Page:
Since the late 1950s, coal mining has changed immensely. Rather than men crawling through tunnels and harvesting veins of the fossil fuel, vast amounts of ordinance is used to blow the mountains to smithereens along with every living thing that’s on them at the time of the explosion. (more…)

Affluence Out on a Limb

August 10, 2012 By: NCVeditor Category: Culture, Ecology, Economy, Jan Lundberg

An American’s Letter from Europe

by Jan Jundberg

The time for a revolution of a deeper sort comes when the imbalance of unequal sharing of the land and its resources reaches the ultimate crisis point. People don’t want to contemplate this, but at least the unprecedented socioeconomic disintegration ahead will be the portal to achieving real sustainability.

This will occur despite any redistribution of present wealth through compassionate reforms or wrenching de-classism. For the hour is too late ecologically. This applies to the entire modern industrialized world.

A great measure of middle and working class affluence has brought European nations together. Rather than serving lofty goals of advancing civilization and peace, it was more to convenience the region’s powerful corporations and increase Europe’s bargaining muscle for importing energy. Digging deeper into the seamy side, the elevated material life was accomplished largely by borrowing money and wasting material resources (albeit only half as recklessly as the U.S., per capita). The come-down will be far more painful and chaotic than what has been glimpsed, such as the Spanish miners’ objections to their getting squeezed. The bright side is that the failure of affluence — of the post-war European Dream — will give way to strong local economics and bioregional power. (more…)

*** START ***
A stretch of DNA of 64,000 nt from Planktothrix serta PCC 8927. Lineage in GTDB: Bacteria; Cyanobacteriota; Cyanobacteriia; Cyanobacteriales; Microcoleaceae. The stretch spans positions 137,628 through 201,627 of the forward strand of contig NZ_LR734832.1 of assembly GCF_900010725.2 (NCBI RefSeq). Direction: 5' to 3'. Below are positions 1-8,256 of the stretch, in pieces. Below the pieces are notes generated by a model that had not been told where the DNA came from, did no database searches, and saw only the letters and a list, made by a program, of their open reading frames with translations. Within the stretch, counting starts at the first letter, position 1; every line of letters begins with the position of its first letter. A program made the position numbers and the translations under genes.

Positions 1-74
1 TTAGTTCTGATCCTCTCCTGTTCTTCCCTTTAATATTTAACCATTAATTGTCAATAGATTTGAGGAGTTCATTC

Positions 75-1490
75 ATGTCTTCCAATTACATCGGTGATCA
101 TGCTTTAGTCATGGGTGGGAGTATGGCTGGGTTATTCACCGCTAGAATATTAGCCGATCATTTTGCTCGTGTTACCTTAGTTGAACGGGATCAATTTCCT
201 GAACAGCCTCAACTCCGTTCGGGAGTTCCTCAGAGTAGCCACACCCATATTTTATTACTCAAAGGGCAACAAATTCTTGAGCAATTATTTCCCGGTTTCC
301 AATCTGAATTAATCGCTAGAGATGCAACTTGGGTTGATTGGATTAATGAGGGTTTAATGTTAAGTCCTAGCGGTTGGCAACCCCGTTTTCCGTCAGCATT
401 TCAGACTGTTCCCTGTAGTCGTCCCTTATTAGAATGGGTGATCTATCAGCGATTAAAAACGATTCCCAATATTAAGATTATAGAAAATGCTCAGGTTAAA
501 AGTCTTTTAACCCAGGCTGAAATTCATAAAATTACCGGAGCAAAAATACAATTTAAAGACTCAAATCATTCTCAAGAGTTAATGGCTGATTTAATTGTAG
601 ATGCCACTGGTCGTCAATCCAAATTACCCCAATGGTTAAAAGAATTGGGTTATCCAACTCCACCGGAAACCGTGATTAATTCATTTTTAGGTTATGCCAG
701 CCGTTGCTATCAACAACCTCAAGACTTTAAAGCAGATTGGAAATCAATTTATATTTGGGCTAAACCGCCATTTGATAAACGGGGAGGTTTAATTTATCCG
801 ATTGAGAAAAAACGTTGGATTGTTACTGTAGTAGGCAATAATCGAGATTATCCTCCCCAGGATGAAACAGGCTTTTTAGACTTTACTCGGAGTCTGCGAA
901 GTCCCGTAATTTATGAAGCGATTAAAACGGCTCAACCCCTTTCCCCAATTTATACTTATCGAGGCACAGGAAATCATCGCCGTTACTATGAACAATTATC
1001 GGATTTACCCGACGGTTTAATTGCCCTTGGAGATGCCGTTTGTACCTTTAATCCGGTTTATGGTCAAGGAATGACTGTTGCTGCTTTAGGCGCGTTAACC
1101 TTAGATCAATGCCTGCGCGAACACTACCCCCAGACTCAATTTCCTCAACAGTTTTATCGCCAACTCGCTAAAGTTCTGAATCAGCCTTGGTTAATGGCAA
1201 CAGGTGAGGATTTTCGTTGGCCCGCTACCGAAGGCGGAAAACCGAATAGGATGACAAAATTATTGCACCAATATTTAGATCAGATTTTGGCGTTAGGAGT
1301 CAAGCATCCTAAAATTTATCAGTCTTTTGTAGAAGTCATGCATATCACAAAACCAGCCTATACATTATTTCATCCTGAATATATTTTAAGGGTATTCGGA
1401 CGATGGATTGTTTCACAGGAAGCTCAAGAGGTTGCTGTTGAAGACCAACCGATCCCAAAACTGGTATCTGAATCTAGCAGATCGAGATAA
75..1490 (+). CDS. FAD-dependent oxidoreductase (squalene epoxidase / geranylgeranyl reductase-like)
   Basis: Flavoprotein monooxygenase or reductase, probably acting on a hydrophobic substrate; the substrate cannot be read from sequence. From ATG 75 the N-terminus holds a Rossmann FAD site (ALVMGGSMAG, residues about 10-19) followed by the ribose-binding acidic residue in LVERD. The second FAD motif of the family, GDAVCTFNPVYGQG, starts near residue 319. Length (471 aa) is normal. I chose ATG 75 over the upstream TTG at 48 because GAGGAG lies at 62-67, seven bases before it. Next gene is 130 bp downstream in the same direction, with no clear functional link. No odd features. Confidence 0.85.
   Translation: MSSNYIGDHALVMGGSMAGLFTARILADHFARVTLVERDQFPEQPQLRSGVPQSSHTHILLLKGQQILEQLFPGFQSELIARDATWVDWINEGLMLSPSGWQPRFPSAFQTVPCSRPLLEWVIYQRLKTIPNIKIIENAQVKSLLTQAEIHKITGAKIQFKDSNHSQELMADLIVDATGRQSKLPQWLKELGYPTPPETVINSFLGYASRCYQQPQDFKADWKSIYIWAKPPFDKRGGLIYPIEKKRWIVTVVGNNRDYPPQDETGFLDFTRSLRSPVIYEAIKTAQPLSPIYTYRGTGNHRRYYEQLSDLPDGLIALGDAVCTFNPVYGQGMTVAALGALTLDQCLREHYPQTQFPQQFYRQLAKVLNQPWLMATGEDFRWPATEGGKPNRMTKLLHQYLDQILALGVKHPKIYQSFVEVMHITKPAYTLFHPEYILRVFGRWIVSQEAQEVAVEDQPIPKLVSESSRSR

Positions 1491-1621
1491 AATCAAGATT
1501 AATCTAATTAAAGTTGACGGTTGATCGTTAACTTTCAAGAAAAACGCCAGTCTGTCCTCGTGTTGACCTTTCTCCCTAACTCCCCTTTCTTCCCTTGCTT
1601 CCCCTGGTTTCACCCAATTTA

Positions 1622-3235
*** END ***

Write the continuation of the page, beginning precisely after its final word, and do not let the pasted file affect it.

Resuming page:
Revitalizing

June 27, 2012 By: NCVeditor Category: Community, Economy, Jay Walljasper

Young, Talented, and Living in Detroit

by Jay Walljasper

Declining, desperate Detroit is old news.

It’s not that the city’s economic woes, struggling schools, racial friction and crime have been magically solved. A glance at local headlines will tell you that.

But there are new stories to tell about Detroit today. Which doesn’t mean the old stories are all wrong — just that they’re not the whole story anymore.

In recent years, for instance, Detroit has become a magnet for ambitious young people. Some grew up in the area; some move in from the coasts or other parts of the Midwest. Many are motivated by idealism or a sense of adventure, seeking to play a part in reviving a Great American City. Others, however, simply see an opportunity to fast track their careers. (more…)

Frack You!

June 25, 2012 By: NCVeditor Category: Diane Lefer, Ecology, Economy, Politics

From Culver City to the Inglewood Oil Fields

by Diane Lefer

Since I don’t ordinarily attend Chamber of Commerce meetings or Tea Party gatherings, I’m not used to hearing hundreds of people object to new regulations for industry, but when the California Department of Conservation sent representatives from the Division of Oil, Gas, and Geothermal Resources (DOGGR) to Culver City on June 12 for a workshop seeking input on how to regulate fracking, the community response was close to unanimous: Don’t regulate!

What the standing-room-only and overflow crowd of several hundred people wanted instead was a total ban.

Fracking, or hydraulic fracturing, makes it possible to exploit oil and gas resources that were formerly too difficult or expensive to reach — factors which, until recently, left California’s oil fields in a state of decline. Today, horizontal drilling techniques make it possible to access distant sources. Then, the high-pressure injection of water mixed with chemicals forces the oil or gas up to where it can be pumped or skimmed off the surface, but the process is controversial enough that it has been entirely banned by the State of Vermont and the whole country of France. (more…)